Eid al-Adha, also known as the 'Festival of Sacrifice', commemorates Abraham's (Ibrahim's) willingness to sacrifice his son Ishmael (Isma'il) to God, before the God intervenes and gives him a ram to sacrifice.
This year Eid al-Adha begins at sunset on Sunday, 6 November 2011, and ends at sunset on Monday, 7 November 2011.
Celebrated annually on the 10th day of the 12th and the lst Islamic month of Dhu al-Hijjah, the celebrations start after the Hajj descends from the Mount Arafat. The date is approximately 70 days (2 Months & 10 days) after the end of the month of Ramadan, i.e. Eid-ul-Fitr. Ritual observance of the holiday lasts until sunset of the 13th day of Dhu al-Hijjah.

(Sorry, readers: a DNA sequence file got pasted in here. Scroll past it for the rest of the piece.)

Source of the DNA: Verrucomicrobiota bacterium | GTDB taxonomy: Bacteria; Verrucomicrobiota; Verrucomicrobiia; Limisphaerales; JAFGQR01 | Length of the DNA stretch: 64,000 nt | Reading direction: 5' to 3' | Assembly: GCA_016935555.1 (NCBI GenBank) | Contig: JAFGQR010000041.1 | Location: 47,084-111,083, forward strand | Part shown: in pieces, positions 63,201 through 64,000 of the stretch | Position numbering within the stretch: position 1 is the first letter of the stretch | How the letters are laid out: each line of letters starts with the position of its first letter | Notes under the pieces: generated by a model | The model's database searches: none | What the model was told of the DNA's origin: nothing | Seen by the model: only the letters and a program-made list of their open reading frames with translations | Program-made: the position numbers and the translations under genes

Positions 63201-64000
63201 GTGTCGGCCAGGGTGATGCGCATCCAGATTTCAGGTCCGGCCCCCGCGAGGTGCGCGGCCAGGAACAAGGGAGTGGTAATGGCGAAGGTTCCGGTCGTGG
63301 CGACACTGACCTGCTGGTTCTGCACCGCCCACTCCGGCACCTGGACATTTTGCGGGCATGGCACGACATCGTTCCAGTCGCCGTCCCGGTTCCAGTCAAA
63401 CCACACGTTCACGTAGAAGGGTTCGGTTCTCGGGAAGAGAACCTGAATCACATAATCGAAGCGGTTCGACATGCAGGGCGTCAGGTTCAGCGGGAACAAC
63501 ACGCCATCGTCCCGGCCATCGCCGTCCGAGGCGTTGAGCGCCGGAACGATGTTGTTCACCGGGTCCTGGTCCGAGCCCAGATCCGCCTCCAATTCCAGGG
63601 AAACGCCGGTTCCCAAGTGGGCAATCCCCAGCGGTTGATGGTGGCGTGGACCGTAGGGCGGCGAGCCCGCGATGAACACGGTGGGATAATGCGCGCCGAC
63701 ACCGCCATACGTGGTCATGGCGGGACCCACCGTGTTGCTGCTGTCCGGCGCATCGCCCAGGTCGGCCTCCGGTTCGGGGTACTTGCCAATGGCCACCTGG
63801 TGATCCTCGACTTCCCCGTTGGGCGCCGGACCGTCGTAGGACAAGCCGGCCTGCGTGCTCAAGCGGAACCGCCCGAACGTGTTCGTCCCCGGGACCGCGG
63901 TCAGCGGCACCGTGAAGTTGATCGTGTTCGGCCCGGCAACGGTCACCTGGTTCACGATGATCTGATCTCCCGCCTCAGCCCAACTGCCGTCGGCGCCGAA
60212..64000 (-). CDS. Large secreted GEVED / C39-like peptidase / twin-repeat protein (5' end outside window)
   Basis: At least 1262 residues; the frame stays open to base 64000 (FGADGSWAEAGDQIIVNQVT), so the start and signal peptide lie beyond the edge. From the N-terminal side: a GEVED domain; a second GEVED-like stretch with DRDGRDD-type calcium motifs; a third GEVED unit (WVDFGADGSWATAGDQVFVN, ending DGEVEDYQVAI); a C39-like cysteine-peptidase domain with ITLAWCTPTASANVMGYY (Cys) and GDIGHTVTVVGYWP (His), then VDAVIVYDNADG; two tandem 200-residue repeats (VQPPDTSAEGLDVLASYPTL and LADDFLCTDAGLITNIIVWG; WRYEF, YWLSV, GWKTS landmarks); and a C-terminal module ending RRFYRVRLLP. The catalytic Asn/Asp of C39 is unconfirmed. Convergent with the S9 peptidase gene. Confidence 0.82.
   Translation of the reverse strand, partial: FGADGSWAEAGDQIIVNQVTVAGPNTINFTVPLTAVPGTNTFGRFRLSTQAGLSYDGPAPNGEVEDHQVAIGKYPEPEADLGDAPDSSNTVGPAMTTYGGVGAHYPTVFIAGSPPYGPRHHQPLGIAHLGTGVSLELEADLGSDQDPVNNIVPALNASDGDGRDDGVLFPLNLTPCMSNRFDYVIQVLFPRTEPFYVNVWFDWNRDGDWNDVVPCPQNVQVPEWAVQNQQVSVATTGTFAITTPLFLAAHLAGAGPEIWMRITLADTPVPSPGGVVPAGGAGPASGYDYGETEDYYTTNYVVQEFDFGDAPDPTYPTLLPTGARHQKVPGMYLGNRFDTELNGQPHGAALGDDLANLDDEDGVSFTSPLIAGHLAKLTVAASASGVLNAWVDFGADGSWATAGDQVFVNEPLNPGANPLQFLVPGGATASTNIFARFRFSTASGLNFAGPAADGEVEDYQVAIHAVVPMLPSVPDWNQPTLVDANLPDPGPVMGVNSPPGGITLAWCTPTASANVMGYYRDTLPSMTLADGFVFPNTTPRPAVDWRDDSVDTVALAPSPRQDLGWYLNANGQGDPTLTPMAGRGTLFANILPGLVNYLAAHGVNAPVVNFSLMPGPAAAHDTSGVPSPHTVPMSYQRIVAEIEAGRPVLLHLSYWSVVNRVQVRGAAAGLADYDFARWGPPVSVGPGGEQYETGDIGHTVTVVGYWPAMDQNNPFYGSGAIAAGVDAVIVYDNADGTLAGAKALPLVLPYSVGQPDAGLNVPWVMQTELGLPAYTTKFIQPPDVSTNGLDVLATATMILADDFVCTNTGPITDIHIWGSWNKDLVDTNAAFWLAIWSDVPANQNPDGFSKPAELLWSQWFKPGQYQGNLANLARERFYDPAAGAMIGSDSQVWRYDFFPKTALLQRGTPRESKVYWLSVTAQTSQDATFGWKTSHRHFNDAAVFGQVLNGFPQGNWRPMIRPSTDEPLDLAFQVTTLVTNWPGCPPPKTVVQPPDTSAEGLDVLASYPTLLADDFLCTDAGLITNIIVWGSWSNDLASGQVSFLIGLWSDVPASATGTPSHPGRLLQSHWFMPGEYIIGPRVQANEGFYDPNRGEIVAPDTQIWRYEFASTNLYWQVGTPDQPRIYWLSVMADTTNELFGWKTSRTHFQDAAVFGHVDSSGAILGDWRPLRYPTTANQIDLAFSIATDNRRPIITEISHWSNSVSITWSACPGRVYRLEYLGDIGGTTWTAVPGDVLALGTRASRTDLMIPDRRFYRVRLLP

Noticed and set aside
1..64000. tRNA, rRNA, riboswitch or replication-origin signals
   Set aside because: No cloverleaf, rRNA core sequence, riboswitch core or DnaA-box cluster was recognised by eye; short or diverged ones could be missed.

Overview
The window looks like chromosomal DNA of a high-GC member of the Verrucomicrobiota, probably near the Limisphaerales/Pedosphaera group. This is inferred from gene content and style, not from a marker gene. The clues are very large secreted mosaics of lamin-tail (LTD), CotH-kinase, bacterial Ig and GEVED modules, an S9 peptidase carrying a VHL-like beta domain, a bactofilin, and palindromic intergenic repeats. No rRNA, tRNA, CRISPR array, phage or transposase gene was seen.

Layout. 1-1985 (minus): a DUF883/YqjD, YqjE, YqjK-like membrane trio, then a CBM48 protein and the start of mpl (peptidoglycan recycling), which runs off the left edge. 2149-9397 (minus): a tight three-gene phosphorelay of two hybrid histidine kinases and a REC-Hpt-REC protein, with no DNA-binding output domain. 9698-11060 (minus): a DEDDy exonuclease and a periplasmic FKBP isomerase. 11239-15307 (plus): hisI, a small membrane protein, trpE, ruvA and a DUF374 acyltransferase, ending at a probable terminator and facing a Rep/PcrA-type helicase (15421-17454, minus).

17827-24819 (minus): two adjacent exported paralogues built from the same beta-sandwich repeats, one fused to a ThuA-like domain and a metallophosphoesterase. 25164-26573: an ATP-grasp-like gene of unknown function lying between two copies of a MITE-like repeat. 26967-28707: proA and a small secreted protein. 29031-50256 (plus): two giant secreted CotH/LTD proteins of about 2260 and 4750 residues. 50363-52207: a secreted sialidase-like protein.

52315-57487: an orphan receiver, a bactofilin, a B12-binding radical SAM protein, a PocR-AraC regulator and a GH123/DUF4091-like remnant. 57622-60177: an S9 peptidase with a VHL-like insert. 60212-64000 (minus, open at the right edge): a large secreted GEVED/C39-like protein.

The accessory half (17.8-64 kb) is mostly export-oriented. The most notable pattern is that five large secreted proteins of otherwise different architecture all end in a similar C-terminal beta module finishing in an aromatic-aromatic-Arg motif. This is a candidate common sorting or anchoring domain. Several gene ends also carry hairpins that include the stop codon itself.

Muslims celebrate by slaughtering an animal such as a sheep, camel or goat as it is believed that Allah has given us power over animals and allowed us to eat meat, but only if we pronounce His name at the solemn act of taking life.
The meat from the sacrifice is mostly given away. One-third is eaten by the immediate family and relatives, one-third is given away to friends and one-third is donated to the poor.
This act symbolizes their willingness to give up things that are close to their hearts or benefit them, in order to follow Allah's commands. It also symbolizes their willingness to sacrifice in order to strengthen ties of friendship and help those who are in need.